On Friday, March 27, President Trump signed into law the Coronavirus Aid, Relief, and Economic Security (CARES) economic rescue package. This third stimulus package, worth $2 trillion, introduces a host of provisions for healthcare, small businesses, and larger businesses (above 500 employees) including but not limited to certain travel-related businesses, such as hotels and airlines.
Senator Mitch McConnell (R-KY) has also indicated they are considering a phase four stimulus package.
The CARES economic rescue package would give direct payments to most Americans, expand unemployment benefits, and provide a $367 billion program for small businesses to help them continue keeping payroll while workers are forced to stay at home. The program would also help replace salaries of furloughed workers for four months. Those furloughed workers would get whatever a state usually provides plus a $600 per week add-on.
The package provides $1200 to all eligible tax filers, a $1200 rebate check ($2400 for a married couple), with gross incomes up to $75,000 or $150,000 for married couples. An additional $500 per child rebate is also available.
For eligible businesses that are not deemed "small" by the Small Business Administration, the legislation provides $500 billion to the Treasury's Exchange Stabilization Fund to provide loans, loan guarantees, and other investments. This program prohibits stock buy-backs, and the loan must be used to retain 90 percent of the company's workforce.
Small Businesses: The Paycheck Protection Program provides support to small businesses through loans for small businesses with 500 or fewer employees or that meet the Small Business Administration size standards.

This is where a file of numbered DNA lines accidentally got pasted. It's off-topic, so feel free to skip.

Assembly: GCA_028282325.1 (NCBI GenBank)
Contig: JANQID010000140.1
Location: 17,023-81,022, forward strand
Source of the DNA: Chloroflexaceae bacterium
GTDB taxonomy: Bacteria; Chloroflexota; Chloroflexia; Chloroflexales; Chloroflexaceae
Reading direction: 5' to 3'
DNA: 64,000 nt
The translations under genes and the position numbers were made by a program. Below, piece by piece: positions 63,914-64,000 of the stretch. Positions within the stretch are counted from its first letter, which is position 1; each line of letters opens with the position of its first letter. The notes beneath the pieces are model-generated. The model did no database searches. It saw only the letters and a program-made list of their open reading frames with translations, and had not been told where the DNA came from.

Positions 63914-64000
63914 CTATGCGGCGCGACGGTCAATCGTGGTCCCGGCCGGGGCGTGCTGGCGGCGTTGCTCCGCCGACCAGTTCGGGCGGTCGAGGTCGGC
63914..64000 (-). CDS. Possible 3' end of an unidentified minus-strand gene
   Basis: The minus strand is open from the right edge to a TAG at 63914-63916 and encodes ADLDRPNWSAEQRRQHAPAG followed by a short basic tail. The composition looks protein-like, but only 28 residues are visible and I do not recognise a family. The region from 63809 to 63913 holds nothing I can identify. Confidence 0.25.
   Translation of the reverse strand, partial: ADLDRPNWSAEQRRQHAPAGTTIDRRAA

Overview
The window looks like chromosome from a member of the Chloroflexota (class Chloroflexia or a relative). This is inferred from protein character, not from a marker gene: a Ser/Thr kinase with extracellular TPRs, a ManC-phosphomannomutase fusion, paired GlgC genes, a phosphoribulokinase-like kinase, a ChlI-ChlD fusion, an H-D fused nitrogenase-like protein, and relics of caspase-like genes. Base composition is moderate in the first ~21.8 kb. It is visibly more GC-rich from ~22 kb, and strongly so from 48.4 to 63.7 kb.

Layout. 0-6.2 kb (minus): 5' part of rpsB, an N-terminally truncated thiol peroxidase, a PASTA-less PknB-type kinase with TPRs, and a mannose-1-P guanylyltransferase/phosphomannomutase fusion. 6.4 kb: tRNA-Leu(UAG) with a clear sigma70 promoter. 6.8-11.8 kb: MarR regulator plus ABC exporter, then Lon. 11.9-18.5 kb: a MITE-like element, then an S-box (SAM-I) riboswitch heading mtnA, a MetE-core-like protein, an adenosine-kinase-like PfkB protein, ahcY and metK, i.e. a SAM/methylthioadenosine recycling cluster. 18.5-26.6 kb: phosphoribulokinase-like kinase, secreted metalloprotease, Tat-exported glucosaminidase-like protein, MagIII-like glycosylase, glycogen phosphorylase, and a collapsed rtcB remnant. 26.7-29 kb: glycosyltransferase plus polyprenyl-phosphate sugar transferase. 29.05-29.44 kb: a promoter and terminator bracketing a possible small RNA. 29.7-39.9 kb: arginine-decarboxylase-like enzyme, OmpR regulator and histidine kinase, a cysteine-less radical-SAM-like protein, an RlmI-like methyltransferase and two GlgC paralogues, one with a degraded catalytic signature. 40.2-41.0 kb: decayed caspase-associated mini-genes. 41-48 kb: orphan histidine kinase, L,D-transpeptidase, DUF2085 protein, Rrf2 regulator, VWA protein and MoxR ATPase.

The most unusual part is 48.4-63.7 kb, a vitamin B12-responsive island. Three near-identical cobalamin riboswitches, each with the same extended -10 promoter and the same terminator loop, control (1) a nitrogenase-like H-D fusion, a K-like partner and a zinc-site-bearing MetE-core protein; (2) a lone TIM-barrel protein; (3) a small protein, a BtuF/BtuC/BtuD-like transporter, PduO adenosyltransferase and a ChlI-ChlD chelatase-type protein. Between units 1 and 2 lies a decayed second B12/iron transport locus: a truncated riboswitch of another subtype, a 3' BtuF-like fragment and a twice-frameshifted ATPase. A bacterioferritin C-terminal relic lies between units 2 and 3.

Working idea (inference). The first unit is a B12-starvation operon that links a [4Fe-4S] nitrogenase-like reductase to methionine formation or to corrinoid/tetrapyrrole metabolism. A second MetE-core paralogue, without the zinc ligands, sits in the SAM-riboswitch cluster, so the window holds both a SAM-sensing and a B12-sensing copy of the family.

Information about how to apply for a small business disaster loan maybe found on the Small Business Administration's website.
Federal Agencies Update
Under the CARES package and the previous stimulus laws, federal agencies are required to publish guidance and other materials to help answer questions from both employers and employees alike.
Internal Revenue Service (IRS): Yesterday the IRS announced a "sweeping series of steps to assist taxpayers by providing tax relief on a variety of issues," ranging from "postponing certain payments related to Installment Agreements and Offers in Compromise to collection and limiting certain enforcement actions." The IRS will be temporarily modifying the activities listed in the announcement starting on April 1 and initially running through July 15.
The IRS also recently released Frequently Asked Questions (FAQ) regarding IRS Notice 2020-18, which delayed the filing deadline for tax returns originally due April 15, until July 15. Notice 2020-18 superseded and expanded upon Notice 2020-17, which allowed certain individuals and businesses to defer tax payments without interest or penalties for 90 extra days.
U.S. Department of Labor (DOL): The DOL provided its first round of guidance relating to paid sick leave and expanded family and medical leave under the Families First Coronavirus Response Act (H.R. 6201, also known as phase II stimulus). The guidance includes a FAQ sheet and separate fact sheets for employers and employees, respectively. Frequently asked questions include "how an employer must count the number of their employees to determine coverage; how small businesses can obtain an exemption; how to count hours for part-time employees; and how to calculate the wages employees are entitled to under this law."
The DOL also provided employee sick leave protections posters (federal and non-federal) that employers are required to post in places where employees can easily view them, as required by the Families First legislation.